AP: No, it's an instant, and it can change. The work is a snapshot of that. That’s what I most want to capture in the drawings.


    LP: It's all fun and games, and then all of a sudden we become inappropriate or unhinged.
    AP: It's almost like our inner demons; we all have that. I think when we're most vulnerable, we can allow ourselves to be kind of fucked up or allow the things that you would think in private or talk about with your closest friends come out in public. In these worlds that I create, people are allowed to be that way. And I like that.


    LP: How do you compose these images?
    AP: Lately, it's been really benign statements on Google. I love [the] crowd and dance club scenes, groups of people, just so I have some sort of composition in mind. So I'll type, "people dancing." And it will just be this awful stock imagery of people dancing, or cheesy ones, too, or like a lot of memes that I've just collected over the year. I have an online archive and then, when I want, compositionally, a certain movement or one certain figure in a photo, I'll start collaging on the paper, basically, because I don't really use Photoshop or anything.


    A lot of people ask me, "Oh are these like parties you've been to?" Or, "Do you go to a lot of these scenes?" And I say, "Not so much." I guess this is my way of saying, “This is my alter-ego, Anna, if she was out there getting fucked up all the time.” I’m a hermit for the most part.


    Read the full interview here.


    “Rather than depicting any specific moments, I want to present instances of uncertain chaos…I guess it's kind of how I feel with a lot of things that happen; where a level of anxiety goes hand-in-hand with the unpredictable nature of life.”
    — Anna Park


    Collector’s Digest


    • Born in South Korea in 1994, Park moved to the U.S. with her family as a child—briefly to California before they settled in Salt Lake City, Utah. Park studied illustration and animation at the Pratt Institute, but left for New York Academy of Art when she found herself pulled toward fine art and seeking a traditional art school education – this is where she found her passion for the charcoal medium.

    • In 2021, just one year out of art school and at 25 years old, Anna Park sold out her debut solo show at New York’s Half Gallery.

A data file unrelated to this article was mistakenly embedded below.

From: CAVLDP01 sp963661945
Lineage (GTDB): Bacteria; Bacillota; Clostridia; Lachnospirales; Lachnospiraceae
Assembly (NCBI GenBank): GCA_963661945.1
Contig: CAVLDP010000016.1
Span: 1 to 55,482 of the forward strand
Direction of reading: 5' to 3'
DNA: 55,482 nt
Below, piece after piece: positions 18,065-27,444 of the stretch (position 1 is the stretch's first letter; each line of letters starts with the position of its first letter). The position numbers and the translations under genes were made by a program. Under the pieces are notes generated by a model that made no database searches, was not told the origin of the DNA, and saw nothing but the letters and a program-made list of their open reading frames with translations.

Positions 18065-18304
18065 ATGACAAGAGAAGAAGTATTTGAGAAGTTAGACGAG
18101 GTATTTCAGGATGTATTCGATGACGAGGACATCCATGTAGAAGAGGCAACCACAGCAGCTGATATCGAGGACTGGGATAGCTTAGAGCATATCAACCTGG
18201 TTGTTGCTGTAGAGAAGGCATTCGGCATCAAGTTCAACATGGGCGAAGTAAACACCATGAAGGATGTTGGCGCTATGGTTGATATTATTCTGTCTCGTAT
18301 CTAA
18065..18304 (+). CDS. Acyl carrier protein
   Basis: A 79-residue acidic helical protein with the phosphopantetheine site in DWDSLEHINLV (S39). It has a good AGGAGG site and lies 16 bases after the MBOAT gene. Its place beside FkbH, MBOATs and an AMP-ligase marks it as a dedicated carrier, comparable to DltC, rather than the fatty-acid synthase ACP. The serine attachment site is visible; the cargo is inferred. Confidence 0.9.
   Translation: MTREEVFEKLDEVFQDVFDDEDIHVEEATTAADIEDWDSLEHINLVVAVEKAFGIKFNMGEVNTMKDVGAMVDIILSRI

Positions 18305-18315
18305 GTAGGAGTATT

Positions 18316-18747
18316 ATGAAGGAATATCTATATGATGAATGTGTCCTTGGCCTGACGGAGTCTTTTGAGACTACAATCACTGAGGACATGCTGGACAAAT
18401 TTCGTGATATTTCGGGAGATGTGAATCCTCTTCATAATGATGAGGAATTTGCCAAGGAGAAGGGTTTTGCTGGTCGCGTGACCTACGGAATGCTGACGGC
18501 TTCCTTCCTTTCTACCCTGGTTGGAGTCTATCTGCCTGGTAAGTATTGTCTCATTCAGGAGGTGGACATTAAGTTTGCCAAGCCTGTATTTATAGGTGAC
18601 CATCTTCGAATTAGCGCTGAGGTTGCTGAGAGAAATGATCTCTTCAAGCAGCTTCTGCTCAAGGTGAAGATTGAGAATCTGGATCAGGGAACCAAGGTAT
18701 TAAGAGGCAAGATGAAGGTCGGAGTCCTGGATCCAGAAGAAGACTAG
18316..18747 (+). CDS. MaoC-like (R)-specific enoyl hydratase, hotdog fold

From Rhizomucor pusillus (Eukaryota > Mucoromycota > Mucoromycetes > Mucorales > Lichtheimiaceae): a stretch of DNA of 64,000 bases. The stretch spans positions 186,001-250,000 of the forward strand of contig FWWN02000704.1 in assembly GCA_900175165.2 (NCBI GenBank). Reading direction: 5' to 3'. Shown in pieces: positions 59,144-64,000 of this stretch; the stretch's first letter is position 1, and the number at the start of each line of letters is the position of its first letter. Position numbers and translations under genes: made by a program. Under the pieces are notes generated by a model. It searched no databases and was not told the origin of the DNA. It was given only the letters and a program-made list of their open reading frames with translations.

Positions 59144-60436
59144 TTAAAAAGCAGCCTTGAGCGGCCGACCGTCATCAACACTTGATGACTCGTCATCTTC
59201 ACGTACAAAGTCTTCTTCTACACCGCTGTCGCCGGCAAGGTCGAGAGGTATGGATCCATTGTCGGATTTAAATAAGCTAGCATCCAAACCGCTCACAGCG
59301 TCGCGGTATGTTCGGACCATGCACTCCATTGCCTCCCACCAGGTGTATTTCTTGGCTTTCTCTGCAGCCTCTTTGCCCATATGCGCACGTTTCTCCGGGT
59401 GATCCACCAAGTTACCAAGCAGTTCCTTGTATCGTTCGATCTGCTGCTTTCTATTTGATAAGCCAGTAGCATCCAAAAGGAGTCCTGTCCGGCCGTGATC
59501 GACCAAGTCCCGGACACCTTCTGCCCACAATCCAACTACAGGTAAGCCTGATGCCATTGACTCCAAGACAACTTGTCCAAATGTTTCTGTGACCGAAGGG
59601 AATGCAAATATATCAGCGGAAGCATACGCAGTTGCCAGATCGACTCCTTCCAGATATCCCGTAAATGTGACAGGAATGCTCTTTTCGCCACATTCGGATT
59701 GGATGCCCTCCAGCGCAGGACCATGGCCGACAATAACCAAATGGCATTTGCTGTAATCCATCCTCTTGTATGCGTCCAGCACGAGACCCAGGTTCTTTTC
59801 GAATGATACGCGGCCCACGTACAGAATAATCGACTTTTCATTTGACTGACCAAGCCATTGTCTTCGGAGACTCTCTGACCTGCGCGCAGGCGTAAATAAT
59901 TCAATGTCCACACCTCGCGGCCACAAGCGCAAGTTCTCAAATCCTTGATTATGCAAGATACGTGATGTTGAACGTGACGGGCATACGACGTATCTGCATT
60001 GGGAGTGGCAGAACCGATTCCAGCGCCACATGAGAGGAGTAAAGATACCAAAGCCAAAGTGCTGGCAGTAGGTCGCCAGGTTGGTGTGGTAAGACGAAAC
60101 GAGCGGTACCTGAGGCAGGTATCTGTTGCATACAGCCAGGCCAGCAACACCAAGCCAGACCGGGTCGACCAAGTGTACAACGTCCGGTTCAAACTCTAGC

• Within this exhibition, 4 of her charcoal compositions went to major museum collections: including the ICA Miami, the MFA Houston, and the High Museum of Art in Atlanta. Another work from the Half Gallery show was featured in a group show at the Los Angeles County Museum of Art in 2022.

    • In 2019, the artist KAWS spotted her drawings at the New York Academy of Art, bought one of them and posted her work on Instagram, propelling her popularity to new heights.

    • In June 2022, Phillips Hong Kong debuted the artist’s work at auction with I to I, 2019.


    Anna Park, I to I, 2019
    Sold by Phillips Hong Kong for HK$2,268,000, 22 June 2022


    • Park’s solo exhibitions to date include Mirror Shy at Blum and Poe, Los Angeles; Last Call at SCAD Museum of Art, Savannah; and Anna Park at Pond Society, Shanghai, all in 2022.



     i Anna Park, quoted in Bill Powers, ‘Fragmenting Realities With Anna Park’, The Canvas, 1 September 2021, online


    • Provenance

      Anna Zorina Gallery, New York
      Private Collection
      Acquired from the above by the present owner

    • Exhibited

      New York, Anna Zorina Gallery, Sit Still: Self-Portraits in The Age of Distraction, 18 June – 15 August 2020




signed and dated 'ANNA PARK 2020' on the reverse
charcoal on panel
152.4 x 122 cm. (60 x 48 in.)
Executed in 2020.

Full Cataloguing

HK$500,000 - 700,000 

Sold for HK$698,500

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Anastasia Salnikoff
Head of Mid-Season Sales
+852 2318 2014

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+852 2318 2001

Disruptors: Evening Sale of 20th Century & Contemporary Art, Design and Watches

Hong Kong Auction 25 May 2023